Curry Embracing the Leadership Mantle

 Tonysha Curry. Photo by Randy Whetstone Jr. | Contributing Photographer

Tonysha Curry. Photo by Randy Whetstone Jr. | Contributing Photographer

“You get out of something what you put into something,” says Tonysha Curry. “As much as you work on your craft, that’s what you’re going to get out of it. Those days when you don’t feel like working and you don’t feel like going in the gym to shoot, those are the days you actually get better.”

This summer Curry has been putting in hard work as she preps to grip her hands tighter on the leadership baton come next season for DuPont Manual High School. The soon to be junior is excited to lead her team next season after having been named the sixth region player of the year last season.

“My mindset going into my junior year is ‘this is my team.’ It is not like scoring every bucket because we have so many weapons on Manual’s team. I think my main mindset is that we must be able to use every weapon we have to kill our opponent – and basically carry my team in every aspect. Defensively, I want to guard the best player on the other team and offensively, making the right passes and being smart. That’s my mindset.”

This summer, Curry has been playing with other elite players from Butler, Male and Ballard in AAU competition. The chemistry she has gathered from playing on Team Shively has helped her immensely.

“Playing for Team Shively, it’s been a great experience,” says Curry. “This program is more family-oriented. We’ve been playing with everybody since we were in the third or fourth grade, so we have a lot of cohesiveness together.”

Curry, who has much versatility to her game, says that she has stepped into a leadership role with Team Shively as well.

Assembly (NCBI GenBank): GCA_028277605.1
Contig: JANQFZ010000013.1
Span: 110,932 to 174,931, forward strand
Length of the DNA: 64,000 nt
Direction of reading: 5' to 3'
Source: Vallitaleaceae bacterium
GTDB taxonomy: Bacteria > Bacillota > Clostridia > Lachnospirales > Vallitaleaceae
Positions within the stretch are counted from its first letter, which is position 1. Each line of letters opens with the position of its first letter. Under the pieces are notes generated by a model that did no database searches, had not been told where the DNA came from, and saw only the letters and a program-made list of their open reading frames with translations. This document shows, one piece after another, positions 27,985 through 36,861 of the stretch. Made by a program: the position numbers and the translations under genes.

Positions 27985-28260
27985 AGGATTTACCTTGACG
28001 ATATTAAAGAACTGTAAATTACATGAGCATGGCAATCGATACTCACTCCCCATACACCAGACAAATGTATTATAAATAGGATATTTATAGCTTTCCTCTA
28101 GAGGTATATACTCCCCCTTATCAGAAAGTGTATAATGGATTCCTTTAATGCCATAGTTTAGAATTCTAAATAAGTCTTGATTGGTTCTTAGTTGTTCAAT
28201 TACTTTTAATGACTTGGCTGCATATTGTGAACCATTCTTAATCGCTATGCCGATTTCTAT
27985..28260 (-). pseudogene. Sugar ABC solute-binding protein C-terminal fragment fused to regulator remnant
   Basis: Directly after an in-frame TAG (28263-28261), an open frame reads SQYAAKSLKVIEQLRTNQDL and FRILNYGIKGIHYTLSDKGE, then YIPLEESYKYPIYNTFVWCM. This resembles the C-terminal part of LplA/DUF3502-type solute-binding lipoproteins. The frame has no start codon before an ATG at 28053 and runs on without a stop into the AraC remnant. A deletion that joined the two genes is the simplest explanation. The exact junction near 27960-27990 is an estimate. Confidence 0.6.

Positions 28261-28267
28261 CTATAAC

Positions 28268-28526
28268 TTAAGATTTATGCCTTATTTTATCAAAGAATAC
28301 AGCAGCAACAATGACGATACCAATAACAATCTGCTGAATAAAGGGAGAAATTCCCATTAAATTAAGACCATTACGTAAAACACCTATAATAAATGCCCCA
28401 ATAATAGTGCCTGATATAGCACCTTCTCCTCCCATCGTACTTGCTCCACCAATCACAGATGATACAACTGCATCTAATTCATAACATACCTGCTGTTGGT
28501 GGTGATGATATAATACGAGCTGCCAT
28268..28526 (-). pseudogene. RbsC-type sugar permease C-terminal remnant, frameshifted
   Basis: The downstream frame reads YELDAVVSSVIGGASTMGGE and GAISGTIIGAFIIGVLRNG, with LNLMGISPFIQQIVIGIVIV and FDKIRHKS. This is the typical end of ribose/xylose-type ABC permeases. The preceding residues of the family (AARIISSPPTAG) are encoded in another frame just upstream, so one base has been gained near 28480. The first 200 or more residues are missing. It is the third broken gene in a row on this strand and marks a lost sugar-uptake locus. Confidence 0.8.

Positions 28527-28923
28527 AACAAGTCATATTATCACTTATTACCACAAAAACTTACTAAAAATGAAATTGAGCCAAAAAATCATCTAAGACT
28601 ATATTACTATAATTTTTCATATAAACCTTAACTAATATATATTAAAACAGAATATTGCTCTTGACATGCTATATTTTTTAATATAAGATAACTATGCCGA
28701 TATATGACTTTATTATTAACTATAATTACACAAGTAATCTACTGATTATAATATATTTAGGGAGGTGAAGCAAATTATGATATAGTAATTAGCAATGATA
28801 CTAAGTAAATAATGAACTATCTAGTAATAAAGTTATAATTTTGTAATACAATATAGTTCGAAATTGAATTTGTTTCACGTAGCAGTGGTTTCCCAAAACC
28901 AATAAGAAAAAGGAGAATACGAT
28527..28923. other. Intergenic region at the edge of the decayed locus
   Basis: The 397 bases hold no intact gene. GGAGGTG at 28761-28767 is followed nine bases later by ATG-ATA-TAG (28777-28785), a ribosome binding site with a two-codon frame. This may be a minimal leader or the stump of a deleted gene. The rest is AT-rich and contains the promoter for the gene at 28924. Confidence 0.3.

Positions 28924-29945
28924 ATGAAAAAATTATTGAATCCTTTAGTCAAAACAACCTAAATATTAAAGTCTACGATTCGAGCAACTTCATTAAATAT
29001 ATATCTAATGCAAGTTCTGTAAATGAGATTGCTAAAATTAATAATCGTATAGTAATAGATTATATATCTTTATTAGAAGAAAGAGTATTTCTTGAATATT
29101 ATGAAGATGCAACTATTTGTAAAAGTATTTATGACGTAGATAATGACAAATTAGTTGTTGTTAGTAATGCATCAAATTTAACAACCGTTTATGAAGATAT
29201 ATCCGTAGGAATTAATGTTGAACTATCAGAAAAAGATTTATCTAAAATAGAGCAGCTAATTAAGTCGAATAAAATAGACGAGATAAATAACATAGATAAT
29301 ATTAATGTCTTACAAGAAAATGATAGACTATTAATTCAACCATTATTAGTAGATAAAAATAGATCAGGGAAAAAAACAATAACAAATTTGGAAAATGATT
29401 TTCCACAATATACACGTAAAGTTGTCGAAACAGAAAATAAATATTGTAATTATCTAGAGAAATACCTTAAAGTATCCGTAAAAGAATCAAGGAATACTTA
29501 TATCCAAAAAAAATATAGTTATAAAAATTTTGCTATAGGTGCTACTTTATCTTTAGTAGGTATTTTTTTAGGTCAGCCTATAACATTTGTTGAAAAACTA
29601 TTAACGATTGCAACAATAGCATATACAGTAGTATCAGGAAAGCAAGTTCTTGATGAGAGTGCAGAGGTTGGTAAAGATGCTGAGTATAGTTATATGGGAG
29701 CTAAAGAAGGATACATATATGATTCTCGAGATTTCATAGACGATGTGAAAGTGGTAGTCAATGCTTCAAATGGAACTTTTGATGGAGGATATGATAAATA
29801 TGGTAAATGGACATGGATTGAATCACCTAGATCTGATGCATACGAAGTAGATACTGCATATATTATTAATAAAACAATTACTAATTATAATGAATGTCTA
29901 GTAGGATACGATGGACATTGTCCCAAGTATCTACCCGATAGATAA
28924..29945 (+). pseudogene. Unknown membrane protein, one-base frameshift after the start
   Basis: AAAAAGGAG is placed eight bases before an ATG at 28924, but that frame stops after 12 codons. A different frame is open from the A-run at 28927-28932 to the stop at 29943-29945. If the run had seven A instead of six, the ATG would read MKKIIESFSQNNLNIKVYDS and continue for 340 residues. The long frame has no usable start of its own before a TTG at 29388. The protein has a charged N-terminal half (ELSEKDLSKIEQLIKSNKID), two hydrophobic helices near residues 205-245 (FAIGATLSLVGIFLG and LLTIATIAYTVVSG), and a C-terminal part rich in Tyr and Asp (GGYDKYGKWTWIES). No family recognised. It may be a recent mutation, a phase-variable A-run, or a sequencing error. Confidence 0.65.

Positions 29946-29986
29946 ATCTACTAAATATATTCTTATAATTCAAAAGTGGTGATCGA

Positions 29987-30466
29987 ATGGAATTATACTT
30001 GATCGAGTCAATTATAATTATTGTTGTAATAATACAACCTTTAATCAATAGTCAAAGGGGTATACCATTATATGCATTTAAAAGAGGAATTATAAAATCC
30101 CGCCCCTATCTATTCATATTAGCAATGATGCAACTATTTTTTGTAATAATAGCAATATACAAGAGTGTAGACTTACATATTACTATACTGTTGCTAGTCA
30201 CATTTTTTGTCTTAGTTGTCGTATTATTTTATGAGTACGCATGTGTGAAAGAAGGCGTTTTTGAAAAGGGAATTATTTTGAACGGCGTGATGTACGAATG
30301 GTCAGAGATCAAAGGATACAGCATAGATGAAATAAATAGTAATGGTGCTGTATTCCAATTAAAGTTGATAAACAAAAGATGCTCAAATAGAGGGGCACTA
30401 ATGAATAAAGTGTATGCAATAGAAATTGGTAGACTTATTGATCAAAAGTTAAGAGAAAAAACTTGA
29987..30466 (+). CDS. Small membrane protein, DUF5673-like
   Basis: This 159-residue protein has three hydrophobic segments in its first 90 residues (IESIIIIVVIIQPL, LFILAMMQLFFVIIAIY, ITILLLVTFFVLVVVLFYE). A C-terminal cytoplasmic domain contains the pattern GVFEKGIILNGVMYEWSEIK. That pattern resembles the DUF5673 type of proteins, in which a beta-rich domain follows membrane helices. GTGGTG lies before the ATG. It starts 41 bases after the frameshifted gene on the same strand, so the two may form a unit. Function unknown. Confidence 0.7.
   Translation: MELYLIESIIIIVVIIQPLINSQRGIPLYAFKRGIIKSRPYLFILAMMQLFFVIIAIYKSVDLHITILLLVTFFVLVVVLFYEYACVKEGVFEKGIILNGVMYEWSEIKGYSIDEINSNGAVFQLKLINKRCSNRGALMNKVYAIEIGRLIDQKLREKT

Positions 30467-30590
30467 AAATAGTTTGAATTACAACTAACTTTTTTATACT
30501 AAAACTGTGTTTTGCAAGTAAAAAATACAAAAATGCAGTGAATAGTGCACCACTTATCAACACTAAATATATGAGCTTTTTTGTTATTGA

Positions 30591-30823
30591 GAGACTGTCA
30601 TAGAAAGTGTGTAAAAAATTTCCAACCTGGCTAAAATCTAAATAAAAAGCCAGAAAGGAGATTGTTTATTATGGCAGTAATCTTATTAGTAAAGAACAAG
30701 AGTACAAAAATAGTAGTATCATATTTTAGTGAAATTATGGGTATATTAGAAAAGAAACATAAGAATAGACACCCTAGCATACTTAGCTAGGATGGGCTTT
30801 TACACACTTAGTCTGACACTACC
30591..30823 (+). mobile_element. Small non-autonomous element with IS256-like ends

“They all look up to me I feel. They always look at me as the hustle and the leader and the big sister type. If I am not working hard, then they are not going to work as hard. So I always have to be on top of my game so I can always be a good leader for the team.”

Adrian Tillman, head coach for Team Shively, says Curry reminds him of a Draymond Green from the Golden State Warriors.

“If you look at Tonysha Curry, she looks like a high Division I player. That’s one of the reasons she is drawing a lot of Division I attention. Her height, strength and quickness you can’t coach. She already has that. The biggest intangible with her is her will to win. She brings a certain amount of grit. She has some fire about her. When you build a team, you want to bring people with different attributes. She brings that fire and toughness that is contagious on the team. She’s a basketball player. I am so glad she is on my team – I’ll tell you that.”

The relationship between Tillman and Curry has played a major factor in her development. Through the challenging stages within the sport of basketball, Curry believes she has a coach by her side who has constantly rooted for her.

“It’s been amazing. He’s a real good coach and is very supportive. He’ll never tell you not to take a shot. He’s so encouraging, and it makes me want to give my all when I’m on the court. He cheers us on and everything.”

Now, a full decade after she first started playing basketball in second grade, Curry has modeled her leadership after some true sports greats. Shoni Schimmel, the former UofL guard and now WNBA star, stands as a basketball icon in the life of Curry. She commends her play and profound leadership skills.

“I just love watching Shoni Schimmel. She’s such a performer, but she is also a really good leader. She leads her team and is a great shooter and a good inspiration.”

Going into her junior year at Manual, recruiting will come full circle for Curry. Attention has already come her way from Auburn, Eastern Kentucky University and the University of Tennessee at Chattanooga. She has the aspirations to play for a major Division I college.

As a player with many teammates watching and looking up to her, it is true that the pressure can begin to weigh heavy when considering what is expected from leaders. But as genuine leaders often do, she shines most when she motivates herself from within.

“Something I always tell myself in a game or workouts is ‘you’re already in pain, why don’t you get a reward for it?’ I want to work to the point that I can say I did it. That’s what motivates me.” VT